Misconceptions about Learning & Teaching

I just read Ljiljana Havran’s great blog post on student misconceptions about learning and teaching over on her excellent blog and I thought I would share my own struggles in this area.  If you haven’t read Ljiljana’s post, please do so first. Go ahead – I’ll wait here. Finished?  Okay, here are the similar and divergent points […]

Helping Students With English Study

As a teacher, I must often think about the central question of how to help my students with their English study efforts. Many of my students recognize that they need to work hard outside of the classroom to improve their overall English ability.  The question of “what to do” then becomes central in their minds […]

Lesson Feedback

I’d like to respond to Zhenya’s fantastic post titled “Did You Like My Lesson?” over at the wonderful “Wednesday Seminars” teaching blog.  In the post, she talks about the tendency to give vague positive feedback to a teacher who you’ve just observed and is expecting praise in return.  The questions she asks in the article are […]

Vocabulary Activities and #KELTChat

On Sunday, June 21st, I had the pleasure of taking part in a #keltchat, which is kind of a discussion on twitter with other language teaching professionals.  Although the “k” stands for “Korean”, I’m not a teacher in Korea.  That hasn’t stopped me the community from welcoming me.  I’ve had nothing but positive experiences on […]

Vocabulary Learning: Making Words Stick

I was really excited to see the June 21st #keltchat topic was about vocabulary learning.  Vocabulary learning is something that I place a good deal of importance on in my classroom.  Consequently, I spend a lot of time trying to help my learners increase their English vocabulary.  I recently read Scott Thornbury’s excellent blog post called “V is for […]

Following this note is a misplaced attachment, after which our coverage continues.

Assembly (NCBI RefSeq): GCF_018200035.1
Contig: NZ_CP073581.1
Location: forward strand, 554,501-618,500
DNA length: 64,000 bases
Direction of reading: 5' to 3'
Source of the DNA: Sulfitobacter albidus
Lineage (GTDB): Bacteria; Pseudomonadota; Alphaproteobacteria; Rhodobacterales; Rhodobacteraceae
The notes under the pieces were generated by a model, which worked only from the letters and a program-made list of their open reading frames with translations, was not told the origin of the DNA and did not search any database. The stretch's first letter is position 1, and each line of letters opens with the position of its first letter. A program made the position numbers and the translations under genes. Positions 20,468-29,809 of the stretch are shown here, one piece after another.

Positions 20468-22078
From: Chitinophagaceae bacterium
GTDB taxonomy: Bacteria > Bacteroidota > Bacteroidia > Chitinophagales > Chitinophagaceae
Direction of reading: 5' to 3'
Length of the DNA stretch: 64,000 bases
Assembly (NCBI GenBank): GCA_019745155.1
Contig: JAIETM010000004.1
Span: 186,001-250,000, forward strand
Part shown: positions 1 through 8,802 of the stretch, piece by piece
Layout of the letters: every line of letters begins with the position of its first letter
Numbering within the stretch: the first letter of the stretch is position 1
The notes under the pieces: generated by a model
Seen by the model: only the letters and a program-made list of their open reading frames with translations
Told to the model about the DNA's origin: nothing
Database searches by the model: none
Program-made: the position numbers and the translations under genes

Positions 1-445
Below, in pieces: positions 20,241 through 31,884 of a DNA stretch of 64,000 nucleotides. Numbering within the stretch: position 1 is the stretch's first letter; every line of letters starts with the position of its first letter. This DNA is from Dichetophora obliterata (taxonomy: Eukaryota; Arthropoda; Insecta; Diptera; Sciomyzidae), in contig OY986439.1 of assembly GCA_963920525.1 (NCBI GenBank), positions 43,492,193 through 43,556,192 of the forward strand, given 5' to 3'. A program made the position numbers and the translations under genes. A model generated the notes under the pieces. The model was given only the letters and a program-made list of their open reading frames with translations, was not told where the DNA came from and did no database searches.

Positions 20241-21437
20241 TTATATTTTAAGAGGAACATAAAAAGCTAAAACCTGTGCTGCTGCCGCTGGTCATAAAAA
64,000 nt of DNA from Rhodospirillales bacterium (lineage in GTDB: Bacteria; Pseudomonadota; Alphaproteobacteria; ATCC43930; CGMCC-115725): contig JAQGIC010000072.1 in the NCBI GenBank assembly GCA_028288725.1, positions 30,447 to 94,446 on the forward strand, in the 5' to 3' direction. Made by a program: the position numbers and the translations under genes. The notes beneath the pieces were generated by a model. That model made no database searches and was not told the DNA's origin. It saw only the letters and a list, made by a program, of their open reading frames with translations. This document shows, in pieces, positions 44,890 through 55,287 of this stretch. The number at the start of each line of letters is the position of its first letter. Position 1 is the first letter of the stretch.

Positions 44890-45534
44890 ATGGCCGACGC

Winning With Weird Lesson Content

“When the going gets weird, the weird turn pro.” – Hunter S. Thompson It’s 9 a.m. and your first period is about to begin.  You walk into a class full of freshmen who, despite being non-English majors, were all smiles six weeks ago when the semester began.  Now, however, the novelty of university life is […]

Using songs in a speaking class

A guest blog by Neil As this is my first dreamreader.net blog, I’ll tell you a little about myself and what I’m doing. I teach at a university in Japan, and I’m originally from the UK. My job has its frustrations, like any teaching position I guess, but on the whole I thoroughly enjoy my job. One […]

Learning from Bad Class Experiences

In a recent #keltchat, a group of teachers discussed the idea of learning from bad class experiences.  What I took away from the great contributions is that, generally, teachers know they will never have perfect classes.  On the other hand, we still seem to find it hard to accept or make sense of the negative ones.  I’ve […]

Using an Academic English Lesson in Class

If you’re looking for something simple and quick for your class to read, dreamreader is great because you can just download the PDF version of our articles and hand them out to your class.  But there’s so much more you can do with them then that.  Here are some ideas for extending the life span […]